is my face. Perhaps, someone will find this face ugly - well, some 20 years later
it will become beautiful."
First Symphony (1934) is the first work in the history of Armenian music written
in this genre. Here, in the thesis work of the composer-graduate, the main features
of Khachaturian’s creative individuality were revealed – the joy of
life perception and great optimism expressed in monumental epic musical images.
This work proved that Khachaturian was cut out to be a symphonist.
The study of classical music was of a great importance during the development
of the composer’s mature musical language in his attitude towards the national
music and its symphonization. Creative principles of not only Armenian, Russian,
but also West-European critics helped Khachaturian find his true way in creativity.
Khachaturian’s First Symphony (e-moll, G-dur) is a three-part cyclic work
in which all the three parts are mainly united by the dancing character of rhythm-intonations.
The first part gives exhaustive development of the basic idea; the second and
the third ones only complement it. In the symphony’s first part one can
clearly see not only Khachaturian’s bent for symhonism, but also the characteristic
features of his musical speech: pathetics, romantic excitement, dramatic development
of musical images. The character of improvisation and monothematic character as
the methods of purposeful thematic are already detected in the First Symphony.
“I very well remember that great and strong impression made by the First
Symphony, - said D.D. Shostakovich, - first performed in Leningrad in1936 and
conducted by Shtidri. Khachaturian acquainted me with the score of the symphony
before its performance. I was stunned by the extraordinary melodic richness of
this work, the finest bright orchestration, the profound content of the musical
material, its general festive and joyous peculiarity. Discussing the music of
the First Symphony one can say that it is a real delight in/with beauty and joy
of life. It is still remembered that at the premiere of the First Symphony there
were a lot of musicians who experienced the same feeling I did: the feeling of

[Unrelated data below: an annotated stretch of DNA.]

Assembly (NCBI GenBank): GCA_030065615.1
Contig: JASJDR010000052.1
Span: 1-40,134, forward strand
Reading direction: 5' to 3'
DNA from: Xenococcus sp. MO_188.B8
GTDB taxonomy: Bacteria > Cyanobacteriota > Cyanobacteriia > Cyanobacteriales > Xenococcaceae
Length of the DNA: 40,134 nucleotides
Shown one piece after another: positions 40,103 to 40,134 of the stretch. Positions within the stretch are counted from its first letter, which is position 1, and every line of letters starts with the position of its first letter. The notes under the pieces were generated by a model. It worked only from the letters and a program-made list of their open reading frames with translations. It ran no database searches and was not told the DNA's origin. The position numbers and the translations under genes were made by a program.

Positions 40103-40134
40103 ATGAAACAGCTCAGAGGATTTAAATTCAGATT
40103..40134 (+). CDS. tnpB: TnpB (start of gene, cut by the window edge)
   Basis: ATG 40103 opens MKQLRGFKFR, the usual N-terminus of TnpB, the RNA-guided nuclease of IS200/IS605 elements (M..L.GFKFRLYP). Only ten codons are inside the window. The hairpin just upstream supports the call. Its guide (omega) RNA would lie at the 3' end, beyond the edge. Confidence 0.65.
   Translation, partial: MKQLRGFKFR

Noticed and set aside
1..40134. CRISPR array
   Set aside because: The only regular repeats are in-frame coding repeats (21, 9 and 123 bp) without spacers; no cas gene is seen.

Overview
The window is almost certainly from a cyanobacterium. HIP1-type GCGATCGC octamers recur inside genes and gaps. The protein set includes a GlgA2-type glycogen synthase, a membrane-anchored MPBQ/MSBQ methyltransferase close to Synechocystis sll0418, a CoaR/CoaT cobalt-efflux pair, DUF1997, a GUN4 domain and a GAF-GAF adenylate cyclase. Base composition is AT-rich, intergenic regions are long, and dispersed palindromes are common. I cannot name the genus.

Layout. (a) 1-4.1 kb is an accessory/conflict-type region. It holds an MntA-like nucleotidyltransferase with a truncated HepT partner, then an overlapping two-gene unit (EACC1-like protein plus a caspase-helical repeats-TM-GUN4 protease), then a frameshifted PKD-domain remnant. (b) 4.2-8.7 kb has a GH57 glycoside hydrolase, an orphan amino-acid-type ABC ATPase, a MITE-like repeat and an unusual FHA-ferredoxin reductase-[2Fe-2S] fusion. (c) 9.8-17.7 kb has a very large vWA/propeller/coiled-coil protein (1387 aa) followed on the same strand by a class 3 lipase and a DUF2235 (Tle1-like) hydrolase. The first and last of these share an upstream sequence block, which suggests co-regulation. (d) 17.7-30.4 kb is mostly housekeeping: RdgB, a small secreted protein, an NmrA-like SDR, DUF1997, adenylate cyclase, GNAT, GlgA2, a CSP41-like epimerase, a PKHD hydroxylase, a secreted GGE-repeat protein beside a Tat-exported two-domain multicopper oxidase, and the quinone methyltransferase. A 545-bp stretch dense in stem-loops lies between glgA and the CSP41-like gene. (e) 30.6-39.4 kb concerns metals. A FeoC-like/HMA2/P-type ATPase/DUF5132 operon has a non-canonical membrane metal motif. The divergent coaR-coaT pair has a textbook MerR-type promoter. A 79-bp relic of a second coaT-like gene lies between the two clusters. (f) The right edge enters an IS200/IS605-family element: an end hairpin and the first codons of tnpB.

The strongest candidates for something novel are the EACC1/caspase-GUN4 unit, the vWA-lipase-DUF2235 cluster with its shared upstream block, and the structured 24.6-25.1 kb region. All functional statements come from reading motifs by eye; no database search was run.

joy on the occasion of the appearance of the great and talented composer…”
In the Second Symphony (1943) Khachaturian artistically, realistically and figuratively
sang of the Soviet people’s heroism, their struggle, thoughts and trials
during the severe days of the Great Patriotic War.
“My new, Second Symphony, – wrote the composer, – doesn’t
have a literature programme; while creating it I tried to embody in general musical
images those thoughts and feelings with which our people live in today.”
The monumental Second Symphony is a vivid example of a symphony of heroic-patriotic
genre. The alarms informing about the nationwide distress, the dramatic character
of the intensive struggle, the great woe and warlike challenge to the victory
hymn at the finale, - such is the development of the Second Symphony’s music,
such is its musical-dramatic conception. If during the War the Second Symphony’s
musical images called to the struggle for the ultimate victory, nowadays the tragic
character of this work reminding of the past war calls to the struggle for peace.
The Second Symphony begins with a little prelude notifying the nationwide distress.
“The bell’s beats in the prelude, – writes Khachaturian, –
underline the significance of what is taking place and make the audience be concentrated.”
The musical image of the alarm evokes a response reaction – one can hear
a kind of mournful wail of the people. The intonation of the wail pierces the
whole symphony; that gives us the reason to speak of one theme character. In the
Second Symphony, as well as in the other symphonic works, this method is of great